‘Bureaucrat’s daughter received Rs720m in salaami at her wedding’


The defence minister further claimed that Rs1.2 billion were collected as salaami on the wedding of another daughter of the same bureaucrat—an amount that excludes jewellery and cars gifted to the bride.

“The bureaucrat is a grade 21 or 22 officer, but no one has ever questioned him (on his sources of income),” he said.

The Express Tribune could not independently verify the veracity of Asif’s claims or the identity of the alleged bureaucrat.

The story narrated by the minister in Parliament is an example of the extravagant lifestyles of the rich and powerful and the widening divide between the haves and have-nots in Pakistan, which suffers from deep-rooted income and wealth inequality.

The statement from the minister comes at a time when Pakistan is battling one of the worst economic crises in its history, with the International Monetary Fund (IMF) demanding demanding withdrawal of subsidies and collection of higher taxes from the country’s rich to resume a stalled $6.5 billion bailout program.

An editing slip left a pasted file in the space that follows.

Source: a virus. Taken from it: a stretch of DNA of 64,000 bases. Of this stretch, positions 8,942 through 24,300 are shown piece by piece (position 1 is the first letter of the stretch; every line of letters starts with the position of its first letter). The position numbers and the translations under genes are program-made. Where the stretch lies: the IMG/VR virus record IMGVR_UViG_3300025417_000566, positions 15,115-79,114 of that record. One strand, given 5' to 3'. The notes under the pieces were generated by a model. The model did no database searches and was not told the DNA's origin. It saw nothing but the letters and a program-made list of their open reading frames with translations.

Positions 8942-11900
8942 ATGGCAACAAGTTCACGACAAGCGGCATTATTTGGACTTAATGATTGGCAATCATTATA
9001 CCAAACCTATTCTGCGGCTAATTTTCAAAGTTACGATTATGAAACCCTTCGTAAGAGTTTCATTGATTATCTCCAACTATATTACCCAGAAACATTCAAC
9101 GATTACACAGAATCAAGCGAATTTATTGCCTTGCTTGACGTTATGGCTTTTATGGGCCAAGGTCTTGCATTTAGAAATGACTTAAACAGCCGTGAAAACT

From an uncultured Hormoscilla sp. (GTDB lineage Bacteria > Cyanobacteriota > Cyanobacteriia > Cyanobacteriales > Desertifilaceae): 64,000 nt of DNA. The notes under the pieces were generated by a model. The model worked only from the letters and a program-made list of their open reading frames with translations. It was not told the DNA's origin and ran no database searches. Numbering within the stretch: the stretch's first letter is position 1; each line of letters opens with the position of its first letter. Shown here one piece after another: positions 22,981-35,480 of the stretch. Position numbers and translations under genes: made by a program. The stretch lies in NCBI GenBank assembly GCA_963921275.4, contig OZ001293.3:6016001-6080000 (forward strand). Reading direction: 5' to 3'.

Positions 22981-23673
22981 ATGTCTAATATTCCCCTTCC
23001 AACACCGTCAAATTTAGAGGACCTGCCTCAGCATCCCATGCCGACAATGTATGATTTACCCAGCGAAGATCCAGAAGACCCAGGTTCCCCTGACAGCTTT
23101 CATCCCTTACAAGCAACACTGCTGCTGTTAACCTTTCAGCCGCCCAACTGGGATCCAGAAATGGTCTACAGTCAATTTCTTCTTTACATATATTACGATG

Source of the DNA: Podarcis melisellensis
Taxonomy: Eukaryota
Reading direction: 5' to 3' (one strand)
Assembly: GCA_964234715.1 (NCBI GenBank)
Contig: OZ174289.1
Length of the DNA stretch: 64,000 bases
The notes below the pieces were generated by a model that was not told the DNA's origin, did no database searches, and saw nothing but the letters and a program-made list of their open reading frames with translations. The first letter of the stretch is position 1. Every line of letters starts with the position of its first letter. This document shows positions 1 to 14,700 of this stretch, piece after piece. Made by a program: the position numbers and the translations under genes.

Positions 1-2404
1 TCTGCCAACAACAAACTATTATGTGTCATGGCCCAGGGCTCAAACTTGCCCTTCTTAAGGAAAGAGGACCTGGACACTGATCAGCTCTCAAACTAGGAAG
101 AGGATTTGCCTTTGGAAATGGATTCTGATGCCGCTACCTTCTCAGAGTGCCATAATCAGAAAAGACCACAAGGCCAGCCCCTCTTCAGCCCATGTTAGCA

IMF Managing Director Kristalina Georgieva says tax collected from Pakistan’s elites should be spent on those who need the government’s help the most, questioning why the rich should benefit from subsidies and not pay up in the face of tremendous challenges.

Read more: Taxing the rich

Over 22 percent of the country’s 220 million population lives below the poverty line.

According to a recent United Nation’s report, Pakistan’s richest one percent own 9 percent of the country’s overall income, while the poorest one percent hold just 0.15 percent.

The country’s richest 20 percent hold almost half – 49.6 percent – of the national income, whereas the poorest 20 percent hold just seven percent, according to the UNDP report.

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